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How to Pour a Slab on Clay Soil

Updated February 21, 2017

Concrete is the most used man-made material in the building industry. Made up of gravel, sand, cement and water, concrete provides a stable foundation in building structures and parking slabs. Concrete slabs are also used as patios and foundations of porches, decks, sheds and home appliances such as the central heating unit. Sometimes materials such as rebar may be added into slab forms before pouring for more strength. Sand and clay soils need extra preparation before pouring the slab for support and longevity.

Level the are where the slab will be poured with a rake.

Cut the 1-by-6-inch pieces of lumber to frame the slab area with wood to make a concrete form. Do this by staking off the corner dimensions of the intended slab. Then attach boards to the stakes and each other at the corners with screws.

Add a 4-inch layer of gravel atop of the soil inside the form to provide extra support for the slab when pouring over poor draining soil such as clay or sand. Level the gravel layer with a rake. This should end up being about 2 inches from the top of the concrete form.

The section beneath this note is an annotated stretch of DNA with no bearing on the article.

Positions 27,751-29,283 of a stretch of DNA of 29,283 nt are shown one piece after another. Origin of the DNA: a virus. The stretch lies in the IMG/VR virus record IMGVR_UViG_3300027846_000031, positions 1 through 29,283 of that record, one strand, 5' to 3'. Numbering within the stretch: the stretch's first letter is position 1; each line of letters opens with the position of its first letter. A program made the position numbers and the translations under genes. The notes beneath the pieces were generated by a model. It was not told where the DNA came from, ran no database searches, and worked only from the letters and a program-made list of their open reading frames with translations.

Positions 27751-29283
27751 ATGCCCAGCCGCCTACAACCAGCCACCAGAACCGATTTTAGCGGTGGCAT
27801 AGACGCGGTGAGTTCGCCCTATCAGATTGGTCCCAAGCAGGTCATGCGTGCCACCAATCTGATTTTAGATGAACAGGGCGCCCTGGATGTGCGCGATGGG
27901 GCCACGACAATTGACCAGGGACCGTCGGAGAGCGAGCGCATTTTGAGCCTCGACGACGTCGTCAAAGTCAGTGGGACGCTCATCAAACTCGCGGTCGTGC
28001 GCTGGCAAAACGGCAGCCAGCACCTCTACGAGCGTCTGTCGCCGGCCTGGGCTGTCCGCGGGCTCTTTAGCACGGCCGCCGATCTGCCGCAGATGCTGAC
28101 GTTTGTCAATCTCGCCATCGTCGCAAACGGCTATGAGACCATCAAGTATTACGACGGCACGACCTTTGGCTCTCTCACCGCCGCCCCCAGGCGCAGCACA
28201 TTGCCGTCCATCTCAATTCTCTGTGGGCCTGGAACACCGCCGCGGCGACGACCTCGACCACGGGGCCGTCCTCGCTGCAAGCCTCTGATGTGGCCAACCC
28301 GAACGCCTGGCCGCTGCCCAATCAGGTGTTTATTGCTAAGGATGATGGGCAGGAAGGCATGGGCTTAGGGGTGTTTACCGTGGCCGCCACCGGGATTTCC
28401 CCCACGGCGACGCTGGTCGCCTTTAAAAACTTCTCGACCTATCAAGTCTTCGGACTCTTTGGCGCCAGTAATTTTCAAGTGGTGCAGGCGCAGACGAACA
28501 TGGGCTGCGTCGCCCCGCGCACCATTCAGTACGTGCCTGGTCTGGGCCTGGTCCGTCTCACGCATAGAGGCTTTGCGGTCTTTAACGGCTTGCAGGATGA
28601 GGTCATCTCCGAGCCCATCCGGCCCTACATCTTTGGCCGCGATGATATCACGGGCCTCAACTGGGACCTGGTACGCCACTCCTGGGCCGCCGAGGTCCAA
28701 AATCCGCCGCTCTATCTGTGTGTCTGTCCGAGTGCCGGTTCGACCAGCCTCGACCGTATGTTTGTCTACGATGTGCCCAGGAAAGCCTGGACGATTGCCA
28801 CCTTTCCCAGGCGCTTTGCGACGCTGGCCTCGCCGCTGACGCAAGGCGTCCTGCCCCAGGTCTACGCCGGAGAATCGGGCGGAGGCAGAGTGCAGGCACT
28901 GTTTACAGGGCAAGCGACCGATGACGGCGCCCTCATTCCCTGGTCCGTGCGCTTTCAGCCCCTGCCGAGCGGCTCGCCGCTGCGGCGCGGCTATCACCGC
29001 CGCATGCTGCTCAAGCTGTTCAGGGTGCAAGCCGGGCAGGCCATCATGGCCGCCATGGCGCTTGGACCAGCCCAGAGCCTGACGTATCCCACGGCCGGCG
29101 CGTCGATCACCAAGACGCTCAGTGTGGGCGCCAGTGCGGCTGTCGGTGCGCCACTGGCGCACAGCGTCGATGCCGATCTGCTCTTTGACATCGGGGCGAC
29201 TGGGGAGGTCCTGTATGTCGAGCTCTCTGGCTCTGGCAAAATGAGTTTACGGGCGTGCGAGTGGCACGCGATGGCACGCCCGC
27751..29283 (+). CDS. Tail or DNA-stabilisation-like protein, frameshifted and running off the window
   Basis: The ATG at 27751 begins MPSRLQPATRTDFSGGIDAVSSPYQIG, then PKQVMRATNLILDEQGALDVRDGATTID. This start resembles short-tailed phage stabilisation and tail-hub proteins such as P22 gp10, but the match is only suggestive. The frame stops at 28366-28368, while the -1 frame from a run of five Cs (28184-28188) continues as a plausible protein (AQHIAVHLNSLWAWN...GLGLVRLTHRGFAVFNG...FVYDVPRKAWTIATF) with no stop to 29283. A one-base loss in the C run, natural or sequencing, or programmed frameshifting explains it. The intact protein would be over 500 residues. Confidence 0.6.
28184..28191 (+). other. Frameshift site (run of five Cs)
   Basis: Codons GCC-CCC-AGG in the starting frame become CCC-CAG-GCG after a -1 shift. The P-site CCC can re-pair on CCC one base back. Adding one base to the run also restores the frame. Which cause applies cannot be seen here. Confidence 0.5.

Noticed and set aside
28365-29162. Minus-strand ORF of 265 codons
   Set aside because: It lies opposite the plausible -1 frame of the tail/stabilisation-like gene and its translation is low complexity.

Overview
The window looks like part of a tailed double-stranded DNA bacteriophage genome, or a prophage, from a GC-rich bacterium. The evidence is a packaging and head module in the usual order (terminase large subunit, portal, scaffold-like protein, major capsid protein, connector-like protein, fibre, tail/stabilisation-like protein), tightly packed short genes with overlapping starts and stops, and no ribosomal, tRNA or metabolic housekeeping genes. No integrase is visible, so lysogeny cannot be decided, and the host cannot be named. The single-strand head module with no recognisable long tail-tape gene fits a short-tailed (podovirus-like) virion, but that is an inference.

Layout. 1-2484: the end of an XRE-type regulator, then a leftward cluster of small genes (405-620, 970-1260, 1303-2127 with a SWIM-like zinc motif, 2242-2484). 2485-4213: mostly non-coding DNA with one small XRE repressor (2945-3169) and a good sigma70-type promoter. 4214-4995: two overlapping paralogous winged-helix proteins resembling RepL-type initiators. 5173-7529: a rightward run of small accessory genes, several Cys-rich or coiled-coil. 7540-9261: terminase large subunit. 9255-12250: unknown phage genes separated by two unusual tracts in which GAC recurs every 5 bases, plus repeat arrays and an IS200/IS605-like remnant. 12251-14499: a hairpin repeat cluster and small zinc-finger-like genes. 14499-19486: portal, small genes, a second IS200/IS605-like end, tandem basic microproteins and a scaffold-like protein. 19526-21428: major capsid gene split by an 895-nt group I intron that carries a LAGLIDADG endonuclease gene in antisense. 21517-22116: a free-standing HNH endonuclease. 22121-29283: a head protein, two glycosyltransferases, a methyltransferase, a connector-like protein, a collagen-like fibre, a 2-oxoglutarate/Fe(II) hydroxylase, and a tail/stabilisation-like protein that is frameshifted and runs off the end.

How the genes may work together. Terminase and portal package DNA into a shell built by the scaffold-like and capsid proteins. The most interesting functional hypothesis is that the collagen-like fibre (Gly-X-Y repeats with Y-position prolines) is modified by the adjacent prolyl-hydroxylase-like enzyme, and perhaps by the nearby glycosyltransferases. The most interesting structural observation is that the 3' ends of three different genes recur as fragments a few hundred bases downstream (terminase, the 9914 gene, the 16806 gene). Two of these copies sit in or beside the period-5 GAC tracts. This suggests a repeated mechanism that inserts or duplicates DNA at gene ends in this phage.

Add structural steel rebar for support if needed. Rebar is placed on top of the gravel inside the form in a grid pattern approximately one foot apart. Then use wire to join the grid at the intersections. If the slab is for a home foundation or parking area, adding the rebar is a good idea to prevent cracking later.

Mix the concrete powder mix with water. Add approximately 5 or 6 gallons of water per 42.6kg. bag of cement. Concrete mix should be somewhat thick. If you make a channel into the mix with your shovel, the concrete mix should stay and not fill back up into the channel or crumble. This is the correct consistency. Renting a mechanical mixer from the local home improvement centre may be in your best interest. A mechanical mixer will make the job easier and ensure the concrete is completely mixed for the best results.

Level the concrete to the top of your forms by sliding a 2x4 evenly across the surface to smooth and compact.

Let the concrete cure for at least 24 hours before removing the wooden forms. Concrete will continue to cure over the next few days as the moisture evaporates.

Tip

Avoid pouring concrete in extremely hot or cold temperatures. The temperature can adversely affect the mixture and increase curing times.

Things You'll Need

  • 1-by-6-inch pieces of lumber to build forms
  • Saw
  • Level
  • Gravel
  • Rake
  • Concrete mix
  • Water
  • Mechanical mixer
  • 2x4 piece of lumber for levelling concrete
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About the Author

Amanda Ballard Coates is a Certified Professional Coder (CPC) and a member of the American Association of Professional Coders. She is also a freelance writer and photographer. She writes mostly nonfiction and has been published on several informative websites. Ballard Coates' writing has been published on websites such as Healthmad.com, Quazen.com, Gomestic.com and Socyberty.com.